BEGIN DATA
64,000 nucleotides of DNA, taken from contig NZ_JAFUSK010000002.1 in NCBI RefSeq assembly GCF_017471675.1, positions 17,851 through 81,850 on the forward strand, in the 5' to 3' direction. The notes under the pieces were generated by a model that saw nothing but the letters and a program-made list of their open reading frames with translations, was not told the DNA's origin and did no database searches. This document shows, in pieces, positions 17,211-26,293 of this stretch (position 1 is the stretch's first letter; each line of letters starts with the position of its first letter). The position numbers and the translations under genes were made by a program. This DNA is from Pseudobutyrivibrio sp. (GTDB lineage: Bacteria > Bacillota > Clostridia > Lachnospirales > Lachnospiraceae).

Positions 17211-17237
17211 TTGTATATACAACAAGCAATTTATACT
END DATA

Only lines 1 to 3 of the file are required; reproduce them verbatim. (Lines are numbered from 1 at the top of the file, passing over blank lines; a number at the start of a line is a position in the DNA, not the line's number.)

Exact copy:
64,000 nucleotides of DNA, taken from contig NZ_JAFUSK010000002.1 in NCBI RefSeq assembly GCF_017471675.1, positions 17,851 through 81,850 on the forward strand, in the 5' to 3' direction. The notes under the pieces were generated by a model that saw nothing but the letters and a program-made list of their open reading frames with translations, was not told the DNA's origin and did no database searches. This document shows, in pieces, positions 17,211-26,293 of this stretch (position 1 is the stretch's first letter; each line of letters starts with the position of its first letter). The position numbers and the translations under genes were made by a program. This DNA is from Pseudobutyrivibrio sp. (GTDB lineage: Bacteria > Bacillota > Clostridia > Lachnospirales > Lachnospiraceae).

Positions 17211-17237
17211 TTGTATATACAACAAGCAATTTATACT